Individuals who test positive—less than 1% of the on-campus population on average between March and August—will be required to isolate to slow the spread of COVID-19. Additionally, the Campus COVID Support Team performs contact tracing for every positive case at GW and will quarantine unvaccinated on-campus close contacts and provide appropriate guidance to on-campus close contacts. DC Health also contacts every person with a positive test and off- as well as on-campus contacts. Further, GW’s public health laboratory is identifying the COVID-19 variants that are circulating in our community.
The university reinstated its indoor mask mandate for all university-owned or -operated facilities in July. The requirement applies to all individuals—regardless of vaccination status—and is consistent with D.C.’s mask guidelines and CDC recommendations.
Many states and cities lifted their mask mandates in the late spring as vaccination rates rose and COVID-19 cases fell. At the time, guidance from the CDC said vaccinated individuals did not have to wear a mask inside.
As the Delta variant surged and data showed vaccinated individuals could transmit this extremely contagious strain to others, the CDC revised its guidance and now recommends fully vaccinated people wear masks indoors if they live in areas with substantial or high community transmission, which at this time captures nearly every county in the United States, and the entire D.C. metro region. This change has been a source of confusion for many, however, the Medical Advisory Group will monitor the situation in D.C. and will inform the GW community if transmission levels become low enough to change this requirement or if such practices change as the understanding of the virus evolves. GW also has the ability to go beyond CDC and D.C. requirements if needed to assure the safety of the university campus, Dr. Lucas said.
“The CDC is continually evaluating data and making changes. That's going to keep people safe, rather than just coming out with an answer and sticking to it,” he said. “This is a new disease, and you have to be open to evolving your recommendations as we learn more.”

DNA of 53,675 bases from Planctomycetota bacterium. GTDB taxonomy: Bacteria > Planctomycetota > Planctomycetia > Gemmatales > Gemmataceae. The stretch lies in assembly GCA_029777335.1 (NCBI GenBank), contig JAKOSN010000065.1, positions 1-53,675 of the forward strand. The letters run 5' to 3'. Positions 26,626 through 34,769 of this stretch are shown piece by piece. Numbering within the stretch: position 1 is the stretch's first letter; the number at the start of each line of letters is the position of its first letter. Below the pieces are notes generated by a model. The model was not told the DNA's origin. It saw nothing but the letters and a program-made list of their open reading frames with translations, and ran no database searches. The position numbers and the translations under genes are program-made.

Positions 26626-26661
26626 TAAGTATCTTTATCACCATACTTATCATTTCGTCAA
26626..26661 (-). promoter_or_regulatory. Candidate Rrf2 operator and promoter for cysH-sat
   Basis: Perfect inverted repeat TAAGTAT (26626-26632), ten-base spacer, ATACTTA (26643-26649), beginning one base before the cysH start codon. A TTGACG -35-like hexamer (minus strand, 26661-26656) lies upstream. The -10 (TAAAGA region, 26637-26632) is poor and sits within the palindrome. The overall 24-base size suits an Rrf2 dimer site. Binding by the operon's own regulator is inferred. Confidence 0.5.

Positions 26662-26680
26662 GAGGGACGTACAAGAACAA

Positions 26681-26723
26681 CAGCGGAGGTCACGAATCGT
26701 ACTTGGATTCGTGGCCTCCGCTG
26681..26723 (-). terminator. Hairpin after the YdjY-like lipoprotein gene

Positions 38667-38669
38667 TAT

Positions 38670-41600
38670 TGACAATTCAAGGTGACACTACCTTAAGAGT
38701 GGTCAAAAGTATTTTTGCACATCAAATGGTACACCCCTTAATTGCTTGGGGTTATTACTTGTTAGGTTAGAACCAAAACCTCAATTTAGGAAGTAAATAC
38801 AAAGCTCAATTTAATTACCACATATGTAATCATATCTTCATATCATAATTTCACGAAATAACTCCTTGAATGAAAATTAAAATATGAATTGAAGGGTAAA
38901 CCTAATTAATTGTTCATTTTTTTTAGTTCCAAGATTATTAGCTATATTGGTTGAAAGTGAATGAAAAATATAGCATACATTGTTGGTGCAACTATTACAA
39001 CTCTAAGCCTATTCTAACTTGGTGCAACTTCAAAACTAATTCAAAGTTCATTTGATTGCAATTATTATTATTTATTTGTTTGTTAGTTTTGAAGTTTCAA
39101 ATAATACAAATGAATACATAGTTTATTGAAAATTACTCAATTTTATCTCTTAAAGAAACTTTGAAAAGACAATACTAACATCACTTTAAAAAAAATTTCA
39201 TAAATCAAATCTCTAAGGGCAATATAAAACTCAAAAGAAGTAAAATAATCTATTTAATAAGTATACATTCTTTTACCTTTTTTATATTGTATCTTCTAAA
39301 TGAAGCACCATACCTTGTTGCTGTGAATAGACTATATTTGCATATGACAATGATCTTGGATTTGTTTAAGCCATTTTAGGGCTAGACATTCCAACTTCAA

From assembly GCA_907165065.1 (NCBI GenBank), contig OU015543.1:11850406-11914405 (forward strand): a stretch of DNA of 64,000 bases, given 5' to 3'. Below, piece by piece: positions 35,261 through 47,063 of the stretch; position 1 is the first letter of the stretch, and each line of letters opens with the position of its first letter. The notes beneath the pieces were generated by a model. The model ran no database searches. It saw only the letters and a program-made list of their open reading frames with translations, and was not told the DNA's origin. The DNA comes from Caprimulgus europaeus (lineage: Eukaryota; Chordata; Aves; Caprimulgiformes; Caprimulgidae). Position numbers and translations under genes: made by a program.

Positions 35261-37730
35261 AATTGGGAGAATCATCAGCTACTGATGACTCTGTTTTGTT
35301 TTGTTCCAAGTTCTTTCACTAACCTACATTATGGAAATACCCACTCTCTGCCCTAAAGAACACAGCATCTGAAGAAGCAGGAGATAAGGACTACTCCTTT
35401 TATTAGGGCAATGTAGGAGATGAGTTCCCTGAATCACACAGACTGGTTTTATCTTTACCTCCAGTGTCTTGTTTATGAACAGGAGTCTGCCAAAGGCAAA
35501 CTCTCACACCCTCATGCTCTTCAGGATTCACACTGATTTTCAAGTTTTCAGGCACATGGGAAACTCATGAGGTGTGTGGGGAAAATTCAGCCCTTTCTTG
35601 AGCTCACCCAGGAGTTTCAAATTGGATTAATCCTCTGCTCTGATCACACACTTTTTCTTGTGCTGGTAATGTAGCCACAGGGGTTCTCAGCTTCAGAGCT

The CDC also recommends face masks for those who cannot socially distance in crowded outdoor spaces.
After getting vaccinated, the most important thing an individual can do to protect themselves and others is to wear an adequate face covering, Dr. Michaels said. Wearing an N95 or KN95 or a surgical mask, will reduce the spread of respiratory aerosols and droplets. Regardless of the type of face covering, it is important that it be tightly fitted to the face, kept clean and eventually properly disposed of when no longer usable.
Additional campus safety improvements include a major HVAC optimization project. The first phase of the project—a $2.4 million upgrade of eight residential halls to align the buildings’ mechanical capacities with recommended COVID-19 and other safety guidelines—wrapped up in February.
Doing your part
If you develop symptoms of COVID-19, students, faculty and staff should not go to work or class and should be tested for COVID-19 on the Foggy Bottom campus outside the monthly testing protocol. If unsure of what to do, students should contact a healthcare provider at Colonial Health, and faculty and staff should contact Occupational Health for guidance.
“Everyone should do their part and stay safe both on and off campus,” Dr. Lucas said. “As cases rise in the community, everyone should follow the D.C. indoor mask mandate and avoid crowds when possible. We saw some student cases related to off-campus parties this past year. Everyone is encouraged to choose wisely and stay safe with their off-campus activities.”
The university continues to monitor COVID-19 cases globally, locally and within the GW population and is prepared to make alterations to its on-campus plan as needed. If the analysis of current data suggests it is appropriate or if local, state or federal guidance changes, the Medical Advisory Group and Dr. Lucas may recommend changes to GW’s public health behaviors, surveillance testing frequency, campus access policies and instructional modalities to maintain a safe environment for students, faculty, staff and guests. Updates on guidance and access will be announced by email and posted to onward.gwu.edu.